Porsche SE, the sports-car maker that plans to merge with Volkswagen AG, will start a 5 billion euro ($7 billion) share sale on March 30 to reduce debt.
The automaker's supervisory and executive boards signed off on the plan to sell shares at 38 euros apiece to current owners, Porsche said Sunday. One existing share carries the right to subscribe to 0.75 new shares. The price is a 32 percent discount to the preferred stock's close on March 25 of 56.22 euros.
Porsche, which plans to use the proceeds to cut debt to about 1.5 billion euros, last week said a timetable to sell the shares still stands amid the volatile financial markets following the Japanese earthquake.
Porsche and Volkswagen agreed to combine in August 2009 after Porsche racked up more than 10 billion euros of debt in an unsuccessful attempt to gain control of VW.
"It's not the perfect timing given how volatile the market has been in recent weeks, but they're under pressure to get this done," said Juergen Pieper, a Frankfurt-based analyst at Bankhaus Metzler. "They're averting the much greater damage that would occur if the merger were pushed back for months."
The sale will be split evenly between preferred and common stock at 2.5 billion euros each. The common shares are controlled by the Porsche and Piech families. The subscription for the sale begins March 30 and ends April 12.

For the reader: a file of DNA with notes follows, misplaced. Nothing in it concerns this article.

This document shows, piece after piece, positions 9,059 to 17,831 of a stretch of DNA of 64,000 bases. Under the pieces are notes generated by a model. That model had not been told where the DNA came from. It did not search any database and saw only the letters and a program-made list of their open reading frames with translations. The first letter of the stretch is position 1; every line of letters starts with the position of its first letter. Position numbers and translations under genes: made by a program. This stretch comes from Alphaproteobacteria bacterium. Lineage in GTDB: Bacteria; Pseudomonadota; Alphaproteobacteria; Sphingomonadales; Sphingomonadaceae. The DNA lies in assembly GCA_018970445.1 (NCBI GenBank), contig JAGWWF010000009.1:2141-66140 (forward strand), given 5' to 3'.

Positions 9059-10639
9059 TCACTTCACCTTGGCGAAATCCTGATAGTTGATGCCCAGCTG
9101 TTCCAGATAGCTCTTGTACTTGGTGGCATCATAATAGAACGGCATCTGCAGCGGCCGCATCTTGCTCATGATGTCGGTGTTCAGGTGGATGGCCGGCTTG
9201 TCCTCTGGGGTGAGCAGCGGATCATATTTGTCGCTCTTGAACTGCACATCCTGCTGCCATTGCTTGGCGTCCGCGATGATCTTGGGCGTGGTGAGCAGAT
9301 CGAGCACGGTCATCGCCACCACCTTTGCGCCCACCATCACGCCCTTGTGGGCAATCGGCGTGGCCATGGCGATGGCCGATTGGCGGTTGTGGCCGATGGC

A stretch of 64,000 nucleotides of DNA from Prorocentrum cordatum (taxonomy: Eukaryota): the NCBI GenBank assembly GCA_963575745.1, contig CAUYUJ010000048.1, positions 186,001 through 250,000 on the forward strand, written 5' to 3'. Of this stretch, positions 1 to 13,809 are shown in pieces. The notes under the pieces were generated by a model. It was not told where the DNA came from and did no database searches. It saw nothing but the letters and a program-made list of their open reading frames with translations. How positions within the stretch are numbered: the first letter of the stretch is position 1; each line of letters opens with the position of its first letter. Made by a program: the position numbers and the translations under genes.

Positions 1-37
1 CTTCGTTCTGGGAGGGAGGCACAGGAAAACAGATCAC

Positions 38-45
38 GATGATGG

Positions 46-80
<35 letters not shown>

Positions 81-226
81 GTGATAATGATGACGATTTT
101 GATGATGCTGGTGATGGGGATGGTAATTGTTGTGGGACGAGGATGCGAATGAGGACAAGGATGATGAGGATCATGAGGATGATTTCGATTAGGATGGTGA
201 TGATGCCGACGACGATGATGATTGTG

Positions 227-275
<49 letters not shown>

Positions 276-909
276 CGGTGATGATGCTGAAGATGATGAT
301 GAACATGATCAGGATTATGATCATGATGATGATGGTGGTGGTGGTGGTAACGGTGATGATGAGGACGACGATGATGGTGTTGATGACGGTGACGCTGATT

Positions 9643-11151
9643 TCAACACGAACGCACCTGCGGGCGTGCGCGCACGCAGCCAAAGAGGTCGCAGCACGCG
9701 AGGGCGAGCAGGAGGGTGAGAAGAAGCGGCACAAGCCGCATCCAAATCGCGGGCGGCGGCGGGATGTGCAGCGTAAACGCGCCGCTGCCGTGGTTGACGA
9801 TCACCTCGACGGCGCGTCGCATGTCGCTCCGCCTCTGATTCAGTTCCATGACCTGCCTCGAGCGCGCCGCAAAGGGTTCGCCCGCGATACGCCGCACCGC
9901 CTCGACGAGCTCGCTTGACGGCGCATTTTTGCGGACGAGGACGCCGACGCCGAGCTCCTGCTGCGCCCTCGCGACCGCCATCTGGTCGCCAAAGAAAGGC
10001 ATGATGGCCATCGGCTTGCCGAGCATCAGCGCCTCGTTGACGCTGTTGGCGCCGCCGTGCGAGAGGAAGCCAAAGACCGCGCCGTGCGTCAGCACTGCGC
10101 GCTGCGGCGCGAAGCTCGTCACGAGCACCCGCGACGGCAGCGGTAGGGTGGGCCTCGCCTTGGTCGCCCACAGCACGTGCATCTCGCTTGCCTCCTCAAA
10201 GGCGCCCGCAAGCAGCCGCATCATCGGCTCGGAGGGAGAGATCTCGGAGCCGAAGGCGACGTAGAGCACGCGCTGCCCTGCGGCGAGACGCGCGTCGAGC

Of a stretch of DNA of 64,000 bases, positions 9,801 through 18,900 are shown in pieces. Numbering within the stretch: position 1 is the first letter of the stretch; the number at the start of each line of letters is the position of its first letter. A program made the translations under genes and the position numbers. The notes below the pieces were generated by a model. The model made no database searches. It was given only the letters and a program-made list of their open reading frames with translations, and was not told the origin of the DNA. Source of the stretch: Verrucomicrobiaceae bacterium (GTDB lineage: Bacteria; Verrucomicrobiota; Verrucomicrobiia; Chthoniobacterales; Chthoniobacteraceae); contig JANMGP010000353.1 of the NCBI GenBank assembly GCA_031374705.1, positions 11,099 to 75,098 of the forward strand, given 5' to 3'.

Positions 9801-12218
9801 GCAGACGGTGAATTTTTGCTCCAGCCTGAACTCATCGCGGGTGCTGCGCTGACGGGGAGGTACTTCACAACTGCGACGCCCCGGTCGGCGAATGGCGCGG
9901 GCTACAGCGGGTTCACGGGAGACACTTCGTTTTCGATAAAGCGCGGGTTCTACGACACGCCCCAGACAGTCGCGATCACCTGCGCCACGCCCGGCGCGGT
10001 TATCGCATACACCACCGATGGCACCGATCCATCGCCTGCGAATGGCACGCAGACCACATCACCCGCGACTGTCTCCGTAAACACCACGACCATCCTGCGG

Porsche preferred shares have gained 27 percent in the last year, valuing the carmaker at 9.83 billion euros. The stock dropped 0.3 percent on March 25 to 56.22 euros.
The combination, originally scheduled for completion in the second half of 2011, will probably be delayed into next year because of German legal obstacles. An investigation into share-price manipulation will likely push the deal's completion into 2012, Porsche said Feb. 24.
Net debt at Porsche's holding company increased to 6.34 billion euros as of Dec. 31 from 6.05 billion euros on July 31 because of tax repayments. Porsche shareholders last year approved the stock sale to raise the funds.
Volkswagen now owns 49.9 percent of Porsche's automaking operations. Proceeds from the share sale will help pay back a 2.5 billion-euro bank loan expiring at the end of June.
"The company will use all of the net proceeds for the repayment of liabilities under its credit facilities," Porsche said in the statement.
Full-year revenue at Porsche's auto-making division may exceed last year's levels, Chief Executive Officer Matthias Mueller said this month. The carmaker posted record revenue of 3.87 billion euros for the August to December period. Porsche's holding company expects another profit in 2011, Poetsch said.
Short sellers of VW stock have sued Porsche in the U.S., claiming the carmaker secretly piled up VW shares and later caused the investors to lose more than $1 billion. At the same time, institutional investors in Germany are seeking 2.5 billion euros in damages over the matter. Porsche has repeatedly denied all the allegations.